How can a team avoid this trap? Unfortunately, it's impossible to prevent micro context entirely in the era of hybrid teams. This happens because our human nature stops us from passing knowledge or decisions made to the big group - for different reasons. Sometimes we forget about it; sometimes, our cognitive biases such as the curse of knowledge make us genuinely believe that 'they can handle this themselves.'
However, some practices decrease the risks of getting into the micro context for a team or an organization.
- After each meeting, create meeting notes and publish them somewhere available for the team and other interested parties.
- After writing down the agreements, ensure that you have mechanisms to deliver the knowledge to your colleagues: chats, emails, newsletters.
- If it's essential that a particular person accepts and understands the things you reached an agreement on, tag this person in the document. Even better - share them personally.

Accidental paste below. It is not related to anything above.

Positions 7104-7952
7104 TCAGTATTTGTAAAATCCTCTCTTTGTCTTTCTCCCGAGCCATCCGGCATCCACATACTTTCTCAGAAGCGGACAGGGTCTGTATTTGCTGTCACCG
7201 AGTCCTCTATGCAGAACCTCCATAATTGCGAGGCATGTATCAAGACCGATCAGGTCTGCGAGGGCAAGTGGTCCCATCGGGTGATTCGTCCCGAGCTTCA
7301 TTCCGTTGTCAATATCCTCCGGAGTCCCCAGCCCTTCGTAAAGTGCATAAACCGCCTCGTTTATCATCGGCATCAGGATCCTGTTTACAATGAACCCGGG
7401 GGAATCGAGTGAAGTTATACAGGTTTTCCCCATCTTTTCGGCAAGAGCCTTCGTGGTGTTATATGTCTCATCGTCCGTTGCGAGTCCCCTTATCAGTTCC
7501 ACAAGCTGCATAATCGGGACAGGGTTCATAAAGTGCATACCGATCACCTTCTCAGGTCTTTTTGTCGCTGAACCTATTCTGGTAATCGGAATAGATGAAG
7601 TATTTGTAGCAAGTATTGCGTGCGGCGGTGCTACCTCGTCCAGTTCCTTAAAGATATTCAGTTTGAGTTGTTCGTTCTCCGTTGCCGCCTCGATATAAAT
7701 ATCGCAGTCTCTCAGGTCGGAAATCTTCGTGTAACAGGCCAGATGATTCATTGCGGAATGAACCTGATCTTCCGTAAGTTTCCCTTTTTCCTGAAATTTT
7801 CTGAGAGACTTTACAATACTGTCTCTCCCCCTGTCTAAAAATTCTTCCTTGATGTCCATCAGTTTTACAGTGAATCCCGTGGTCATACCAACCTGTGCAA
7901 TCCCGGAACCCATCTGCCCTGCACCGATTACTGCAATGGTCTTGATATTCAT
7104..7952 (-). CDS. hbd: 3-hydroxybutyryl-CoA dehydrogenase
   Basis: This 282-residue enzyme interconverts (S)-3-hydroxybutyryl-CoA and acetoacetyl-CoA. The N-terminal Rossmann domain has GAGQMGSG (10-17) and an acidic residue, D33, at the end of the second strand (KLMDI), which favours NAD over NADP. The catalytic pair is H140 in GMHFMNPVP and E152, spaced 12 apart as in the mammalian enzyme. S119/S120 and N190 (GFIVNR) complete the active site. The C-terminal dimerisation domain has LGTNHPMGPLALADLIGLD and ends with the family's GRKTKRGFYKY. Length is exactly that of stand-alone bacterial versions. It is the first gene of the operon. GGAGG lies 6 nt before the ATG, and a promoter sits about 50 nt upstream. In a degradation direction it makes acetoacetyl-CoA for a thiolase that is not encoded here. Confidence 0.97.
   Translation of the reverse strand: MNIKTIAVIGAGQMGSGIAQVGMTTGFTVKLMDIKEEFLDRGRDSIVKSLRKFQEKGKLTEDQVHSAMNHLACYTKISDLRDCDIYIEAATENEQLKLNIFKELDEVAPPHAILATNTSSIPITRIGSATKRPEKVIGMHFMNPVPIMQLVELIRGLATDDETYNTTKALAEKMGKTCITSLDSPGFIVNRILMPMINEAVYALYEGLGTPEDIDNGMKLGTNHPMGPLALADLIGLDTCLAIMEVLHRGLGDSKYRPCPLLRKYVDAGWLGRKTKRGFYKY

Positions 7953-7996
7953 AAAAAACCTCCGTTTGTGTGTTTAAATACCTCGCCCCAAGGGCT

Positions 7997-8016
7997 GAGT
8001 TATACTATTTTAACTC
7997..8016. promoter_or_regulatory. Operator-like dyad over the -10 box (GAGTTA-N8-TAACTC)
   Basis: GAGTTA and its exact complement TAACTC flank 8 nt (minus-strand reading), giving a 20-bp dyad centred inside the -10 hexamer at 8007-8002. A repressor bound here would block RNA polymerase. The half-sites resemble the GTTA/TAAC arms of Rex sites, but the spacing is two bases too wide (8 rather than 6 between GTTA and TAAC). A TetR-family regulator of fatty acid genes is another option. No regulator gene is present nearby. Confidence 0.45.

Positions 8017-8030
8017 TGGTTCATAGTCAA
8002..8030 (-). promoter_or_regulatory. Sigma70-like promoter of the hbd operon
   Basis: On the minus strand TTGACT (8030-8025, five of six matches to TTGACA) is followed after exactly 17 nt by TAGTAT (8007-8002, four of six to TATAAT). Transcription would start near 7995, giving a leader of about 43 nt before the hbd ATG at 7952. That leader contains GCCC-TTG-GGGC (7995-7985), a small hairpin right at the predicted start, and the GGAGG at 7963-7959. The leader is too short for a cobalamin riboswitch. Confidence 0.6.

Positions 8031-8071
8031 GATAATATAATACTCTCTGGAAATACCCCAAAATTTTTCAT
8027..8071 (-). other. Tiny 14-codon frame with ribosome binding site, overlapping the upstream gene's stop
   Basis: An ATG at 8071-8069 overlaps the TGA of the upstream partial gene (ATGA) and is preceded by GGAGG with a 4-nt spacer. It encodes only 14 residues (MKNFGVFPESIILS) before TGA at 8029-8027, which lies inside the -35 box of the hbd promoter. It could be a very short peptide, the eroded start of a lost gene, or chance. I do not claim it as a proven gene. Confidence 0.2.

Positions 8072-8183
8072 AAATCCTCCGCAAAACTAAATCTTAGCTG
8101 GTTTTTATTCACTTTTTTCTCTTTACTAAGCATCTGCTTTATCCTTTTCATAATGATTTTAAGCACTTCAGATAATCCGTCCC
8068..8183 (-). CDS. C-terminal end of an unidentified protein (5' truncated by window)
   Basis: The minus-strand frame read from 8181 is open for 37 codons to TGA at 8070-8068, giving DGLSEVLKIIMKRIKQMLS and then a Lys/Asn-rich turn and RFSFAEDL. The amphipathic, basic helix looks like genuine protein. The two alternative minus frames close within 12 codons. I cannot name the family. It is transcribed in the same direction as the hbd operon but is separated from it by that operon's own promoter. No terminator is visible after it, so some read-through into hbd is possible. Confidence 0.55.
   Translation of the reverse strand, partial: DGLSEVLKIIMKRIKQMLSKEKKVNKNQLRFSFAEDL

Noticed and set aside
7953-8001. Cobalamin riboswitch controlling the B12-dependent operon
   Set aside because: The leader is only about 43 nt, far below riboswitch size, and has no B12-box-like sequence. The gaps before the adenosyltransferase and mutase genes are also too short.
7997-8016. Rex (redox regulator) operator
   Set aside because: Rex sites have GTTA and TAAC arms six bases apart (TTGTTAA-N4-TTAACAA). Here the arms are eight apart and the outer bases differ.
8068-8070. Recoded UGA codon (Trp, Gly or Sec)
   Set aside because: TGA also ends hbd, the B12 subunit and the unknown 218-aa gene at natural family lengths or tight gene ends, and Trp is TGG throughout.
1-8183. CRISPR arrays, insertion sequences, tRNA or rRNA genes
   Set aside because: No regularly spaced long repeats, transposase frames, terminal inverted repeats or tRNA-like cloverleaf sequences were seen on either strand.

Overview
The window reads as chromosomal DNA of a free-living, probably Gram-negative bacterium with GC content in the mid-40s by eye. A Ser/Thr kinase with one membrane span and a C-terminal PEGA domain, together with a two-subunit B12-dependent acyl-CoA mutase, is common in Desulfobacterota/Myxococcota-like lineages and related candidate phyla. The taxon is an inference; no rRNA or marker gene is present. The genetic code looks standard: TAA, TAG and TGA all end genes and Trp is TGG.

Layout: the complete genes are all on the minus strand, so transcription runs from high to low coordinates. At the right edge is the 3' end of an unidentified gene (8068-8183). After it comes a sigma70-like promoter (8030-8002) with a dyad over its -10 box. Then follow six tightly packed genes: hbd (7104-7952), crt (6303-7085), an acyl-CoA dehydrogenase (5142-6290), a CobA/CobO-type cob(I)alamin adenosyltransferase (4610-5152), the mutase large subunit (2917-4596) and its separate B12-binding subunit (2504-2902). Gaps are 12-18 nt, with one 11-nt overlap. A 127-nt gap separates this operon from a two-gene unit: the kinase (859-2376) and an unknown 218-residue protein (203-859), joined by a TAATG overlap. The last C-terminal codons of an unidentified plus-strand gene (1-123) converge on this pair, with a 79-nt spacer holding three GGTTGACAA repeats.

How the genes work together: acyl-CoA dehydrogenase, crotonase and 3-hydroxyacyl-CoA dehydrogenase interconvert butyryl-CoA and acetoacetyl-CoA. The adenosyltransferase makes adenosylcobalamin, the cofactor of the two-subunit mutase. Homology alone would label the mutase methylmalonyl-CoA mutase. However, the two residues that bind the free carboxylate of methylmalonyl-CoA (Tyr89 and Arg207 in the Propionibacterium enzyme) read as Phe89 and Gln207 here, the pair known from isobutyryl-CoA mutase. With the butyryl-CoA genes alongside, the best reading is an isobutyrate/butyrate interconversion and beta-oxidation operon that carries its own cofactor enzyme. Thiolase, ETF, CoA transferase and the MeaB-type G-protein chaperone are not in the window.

- From time to time, several times, at your future sessions, meetings, or calls, take two minutes to remind people about the new arrangements and decisions made for a group.
There is another thing worth attention. Some parts of teams might face micro context when they try to give an impression that they understand everything. For example, two managers speak about new goals and priorities and try to explain a new work format. After the pitch ends, the question arises, 'Does everyone understand everything?' And the managers receive the affirmative answer.
Everyone realizes that understanding doesn't always happen with the first attempt. But due to a habit, fear of being viewed as a silly person, or other biases, we don't say that we have questions. Just silently nod like we understand everything - all is clear, let's get to work.
This imitation of being smart is another thing that creates the micro context for a team. In the example above, two managers don't get the questions and start to live in a world where everyone understands them and accepts their new reality. And the part of the team that pretends to understand continues to live in the old reality. This eventually leads to micro context and problems with synchronization of understanding, rules, expectations, goals, etc.